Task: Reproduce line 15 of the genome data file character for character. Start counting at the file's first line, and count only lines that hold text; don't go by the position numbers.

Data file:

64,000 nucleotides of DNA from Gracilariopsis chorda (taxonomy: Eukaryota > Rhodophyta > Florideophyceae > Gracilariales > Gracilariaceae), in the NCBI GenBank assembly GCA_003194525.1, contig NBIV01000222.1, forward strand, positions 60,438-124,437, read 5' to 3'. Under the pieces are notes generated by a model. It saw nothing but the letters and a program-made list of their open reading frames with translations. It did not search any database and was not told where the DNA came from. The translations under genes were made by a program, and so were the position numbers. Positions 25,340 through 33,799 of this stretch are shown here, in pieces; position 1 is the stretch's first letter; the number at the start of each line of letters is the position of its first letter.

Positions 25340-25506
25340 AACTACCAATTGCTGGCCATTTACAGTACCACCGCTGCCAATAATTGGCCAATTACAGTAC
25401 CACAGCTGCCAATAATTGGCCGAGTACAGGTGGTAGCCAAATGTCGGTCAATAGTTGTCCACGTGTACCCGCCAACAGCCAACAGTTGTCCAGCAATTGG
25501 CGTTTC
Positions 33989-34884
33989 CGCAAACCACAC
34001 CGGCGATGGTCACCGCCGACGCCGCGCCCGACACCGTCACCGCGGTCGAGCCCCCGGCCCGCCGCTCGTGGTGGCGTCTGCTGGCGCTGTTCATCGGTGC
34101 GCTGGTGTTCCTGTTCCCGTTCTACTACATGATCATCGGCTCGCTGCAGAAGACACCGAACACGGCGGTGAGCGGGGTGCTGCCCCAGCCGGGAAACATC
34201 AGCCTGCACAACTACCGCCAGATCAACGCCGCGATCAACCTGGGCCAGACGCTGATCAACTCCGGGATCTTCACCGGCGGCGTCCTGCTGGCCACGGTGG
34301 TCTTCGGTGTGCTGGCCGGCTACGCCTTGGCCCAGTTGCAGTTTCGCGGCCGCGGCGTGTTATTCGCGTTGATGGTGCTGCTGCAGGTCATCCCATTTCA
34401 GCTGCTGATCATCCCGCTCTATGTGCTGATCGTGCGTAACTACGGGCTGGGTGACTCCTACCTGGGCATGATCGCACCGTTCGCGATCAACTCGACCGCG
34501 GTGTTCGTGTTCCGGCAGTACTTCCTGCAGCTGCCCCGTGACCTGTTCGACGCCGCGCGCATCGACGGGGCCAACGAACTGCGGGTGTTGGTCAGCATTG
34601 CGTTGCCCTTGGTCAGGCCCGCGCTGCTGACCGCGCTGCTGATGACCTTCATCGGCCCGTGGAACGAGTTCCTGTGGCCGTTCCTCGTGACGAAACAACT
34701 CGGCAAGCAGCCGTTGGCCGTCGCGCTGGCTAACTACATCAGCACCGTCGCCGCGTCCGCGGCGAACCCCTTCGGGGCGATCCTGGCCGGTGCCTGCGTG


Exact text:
34701 CGGCAAGCAGCCGTTGGCCGTCGCGCTGGCTAACTACATCAGCACCGTCGCCGCGTCCGCGGCGAACCCCTTCGGGGCGATCCTGGCCGGTGCCTGCGTG